Breast Implant Associated-Anaplastic Large Cell Lymphoma (BIA-ALCL): The French Lymphoma Study Association (LYSA) Registry Data - Université Paris-Est-Créteil-Val-de-Marne Access content directly
Journal Articles Blood Year : 2018

Breast Implant Associated-Anaplastic Large Cell Lymphoma (BIA-ALCL): The French Lymphoma Study Association (LYSA) Registry Data

Fabien Le Bras
  • Function : Author
Camille Laurent
  • Function : Author
Romain Bosc
  • Function : Author
Lionel Tortelano
  • Function : Author
Tu Ha Dao
  • Function : Author
Caroline Malhaire
Jean Marc Schiano de Collela
  • Function : Author
Marie Bannier
  • Function : Author
Emmanuel Bachy
Bohrane Slama
  • Function : Author
Luc Matthieu Fornecker
  • Function : Author
Lucie Oberic
  • Function : Author
Alexandra Traverse-Glehen
  • Function : Author
Youlia Kirova
  • Function : Author
Reyal Fabien
  • Function : Author
Herve Tilly
  • Function : Author
Emmanuelle Nicolas-Virelizier
  • Function : Author
Luc Xerri
  • Function : Author
Philippe Gaulard
  • Function : Author
Corinne Haioun
  • Function : Author

Abstract

Abstract Background: BIA-ALCL has recently been recognized as a distinct entity among T cell lymphomas. In the French Lymphopath network which has registered almost 60 000 lymphomas since 2010, 50 cases of BIA-ALCL were identified so far. Little is known about the causes, and prognostic factors of this disease. Methods: since 2016, a WebEx national multidisciplinary meeting has been implemented by the French Cancer Agency in order to better define therapeutic strategies for newly diagnosed cases after histologic confirmation. In the same time, BIA-ALCL registry was funded by LYSA in order to collect ambispectively patient clinical data including reasons for breast implantation (breast augmentation, reconstruction), implant manufacturer, treatments and outcome. Results: Thirty nine BIA-ALCL have been analyzed so far. Median age was 61 years (range 29-82) at diagnosis. In 20 out of 39 patients (pts) (51.3%) the first implant followed a mastectomy for breast cancer. Twelve pts were implanted twice (33%) and thirteen pts (36%) 3 times or more. The median delay between first implant and BIA-ALCL diagnosis was 11.9 years (range 4-37), and median delay from last implant to diagnosis was 3.6 years (range 0-26). The two clinical presentations i.e. seroma (n = 26 - 67%) and breast tumor mass with or without seroma (n = 9 - 23%) were most often correlated with the two distinct histological subtypes (in situ or infiltrative). The majority of pts (76.9%) were stage IE (n=30; 77%), and nine (23%) pts were stage IV. One hundred and thirty five implants have been used for these 39 patients. Considering available informations regarding the type of implants, almost all patients had at least one silicone-filled (n=35) and at least one textured implant (n=31). No patient had only smooth implant. Implant removal with total capsulectomy was performed in 33 patients and 13 underwent chemotherapy based mostly on CHOP or CHOP-like chemotherapy regimens (n=11; 85%). After 24 months of median follow-up, 33 pts are alive and free of evolutive disease. Two patients have not been evaluated. Four pts have died, either from lymphoma progression alone (n=2), or associated with concomitant breast cancer (n=2). All had an infiltrative histology, 3 were stage IV and one had a localized bulky disease. All but one received systemic chemotherapy and one received palliative care only due to concomitant breast cancer. One of these patients early relapsed after a first complete remission. Conclusions: In situ BIA-ALCLs have an indolent clinical course and remain in complete remission mainly after implant removal. Infiltrative BIA-ALCLs have a more aggressive clinical course. It is therefore critical to perform a rigorous staging using multi-imaging modality including TEP at baseline. Multiple implants could favor the occurrence of BIA-ALCL. New insights into the biology of BIA-ALCL might translate into more targeted and effective therapies in refractory or relapsed patients. The modalities of breast monitoring and reconstruction remain open questions for those patients. Disclosures Le Bras: Amgen: Consultancy. Bachy:Roche: Research Funding; Celgene: Consultancy; Amgen: Honoraria; Takeda: Research Funding; Janssen: Honoraria; Gilead Sciences: Honoraria; Sandoz: Consultancy. Fornecker:Servier: Honoraria; Takeda: Honoraria. Traverse-Glehen:Takeda: Research Funding; Astra Zeneca: Other: Travel. Tilly:Astra-Zeneca: Membership on an entity's Board of Directors or advisory committees; Karyopharm: Membership on an entity's Board of Directors or advisory committees; Roche: Membership on an entity's Board of Directors or advisory committees; BMS: Honoraria; Celgene: Membership on an entity's Board of Directors or advisory committees. Xerri:Janssen: Other: Travel. Gaulard:Celgene: Research Funding; Roche: Honoraria; Takeda: Consultancy, Honoraria, Research Funding. Haioun:Takeda: Consultancy, Honoraria; Janssen: Consultancy, Honoraria; Gilead Sciences: Consultancy, Honoraria; Sciences: Consultancy, Honoraria; Roche: Consultancy, Honoraria; Celgene: Consultancy, Honoraria; Amgen: Consultancy, Honoraria.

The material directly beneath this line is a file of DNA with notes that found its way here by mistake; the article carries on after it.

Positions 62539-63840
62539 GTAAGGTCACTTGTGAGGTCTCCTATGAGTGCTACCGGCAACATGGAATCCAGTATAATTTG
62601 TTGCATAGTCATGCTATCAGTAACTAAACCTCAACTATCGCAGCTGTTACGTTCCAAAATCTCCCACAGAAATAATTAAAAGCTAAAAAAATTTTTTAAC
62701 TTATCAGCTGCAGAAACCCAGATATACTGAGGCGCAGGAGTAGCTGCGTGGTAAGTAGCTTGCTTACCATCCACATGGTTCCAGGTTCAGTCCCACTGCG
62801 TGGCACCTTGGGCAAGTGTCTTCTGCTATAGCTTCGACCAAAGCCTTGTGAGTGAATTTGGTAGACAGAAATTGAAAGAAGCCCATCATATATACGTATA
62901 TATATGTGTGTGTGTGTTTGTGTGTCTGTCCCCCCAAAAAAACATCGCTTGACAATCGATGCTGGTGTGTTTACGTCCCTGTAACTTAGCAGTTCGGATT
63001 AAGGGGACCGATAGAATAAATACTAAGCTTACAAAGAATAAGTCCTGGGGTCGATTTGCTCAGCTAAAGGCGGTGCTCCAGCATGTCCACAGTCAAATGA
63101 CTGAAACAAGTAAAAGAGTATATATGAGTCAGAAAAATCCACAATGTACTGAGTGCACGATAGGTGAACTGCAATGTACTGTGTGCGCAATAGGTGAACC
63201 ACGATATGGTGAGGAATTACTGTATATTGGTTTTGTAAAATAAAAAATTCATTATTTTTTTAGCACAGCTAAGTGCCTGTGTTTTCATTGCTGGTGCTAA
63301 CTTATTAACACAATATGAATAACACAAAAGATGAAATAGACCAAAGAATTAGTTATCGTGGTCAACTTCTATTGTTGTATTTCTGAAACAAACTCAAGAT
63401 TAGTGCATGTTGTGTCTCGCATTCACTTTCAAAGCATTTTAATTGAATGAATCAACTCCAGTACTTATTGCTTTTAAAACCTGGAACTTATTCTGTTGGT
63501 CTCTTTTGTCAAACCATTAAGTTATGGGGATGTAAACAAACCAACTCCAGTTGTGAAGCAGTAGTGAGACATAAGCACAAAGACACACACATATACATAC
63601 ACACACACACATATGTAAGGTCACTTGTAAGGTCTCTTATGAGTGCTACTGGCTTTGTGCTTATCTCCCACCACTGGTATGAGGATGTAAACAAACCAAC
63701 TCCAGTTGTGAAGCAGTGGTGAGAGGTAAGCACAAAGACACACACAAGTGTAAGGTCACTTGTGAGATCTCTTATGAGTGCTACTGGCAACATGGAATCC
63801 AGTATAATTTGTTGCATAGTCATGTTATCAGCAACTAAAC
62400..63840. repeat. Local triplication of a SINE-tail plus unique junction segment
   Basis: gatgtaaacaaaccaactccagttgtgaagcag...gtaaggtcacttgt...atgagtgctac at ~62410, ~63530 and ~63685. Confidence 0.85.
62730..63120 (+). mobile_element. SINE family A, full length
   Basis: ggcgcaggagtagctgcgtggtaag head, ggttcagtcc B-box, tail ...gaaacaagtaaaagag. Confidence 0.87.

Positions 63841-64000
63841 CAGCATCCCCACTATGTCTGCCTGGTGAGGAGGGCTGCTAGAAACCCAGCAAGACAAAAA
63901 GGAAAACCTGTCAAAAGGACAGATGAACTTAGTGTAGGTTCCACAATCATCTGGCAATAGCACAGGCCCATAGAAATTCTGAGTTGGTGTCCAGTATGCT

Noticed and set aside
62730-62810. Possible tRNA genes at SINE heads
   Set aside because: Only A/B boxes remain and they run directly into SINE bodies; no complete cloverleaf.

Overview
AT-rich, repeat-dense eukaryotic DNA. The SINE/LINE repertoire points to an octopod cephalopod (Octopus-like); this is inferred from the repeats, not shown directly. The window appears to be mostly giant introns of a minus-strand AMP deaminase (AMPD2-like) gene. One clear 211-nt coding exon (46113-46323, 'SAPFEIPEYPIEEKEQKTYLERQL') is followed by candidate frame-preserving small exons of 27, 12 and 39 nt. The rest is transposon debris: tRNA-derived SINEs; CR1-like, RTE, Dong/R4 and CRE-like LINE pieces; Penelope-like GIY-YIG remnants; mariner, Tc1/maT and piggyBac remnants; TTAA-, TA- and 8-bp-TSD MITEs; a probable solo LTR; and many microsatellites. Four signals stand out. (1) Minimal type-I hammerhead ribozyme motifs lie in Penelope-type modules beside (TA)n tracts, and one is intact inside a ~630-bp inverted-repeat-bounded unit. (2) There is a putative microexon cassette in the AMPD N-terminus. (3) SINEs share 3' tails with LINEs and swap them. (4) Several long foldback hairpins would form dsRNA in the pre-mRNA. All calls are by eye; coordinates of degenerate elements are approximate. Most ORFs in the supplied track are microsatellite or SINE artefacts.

Dates and versions

hal-04395816 , version 1 (15-01-2024)

Identifiers

Cite

Fabien Le Bras, Camille Laurent, Romain Bosc, Lionel Tortelano, Tu Ha Dao, et al.. Breast Implant Associated-Anaplastic Large Cell Lymphoma (BIA-ALCL): The French Lymphoma Study Association (LYSA) Registry Data. Blood, 2018, 132 (Supplement 1), pp.1641-1641. ⟨10.1182/blood-2018-99-111659⟩. ⟨hal-04395816⟩

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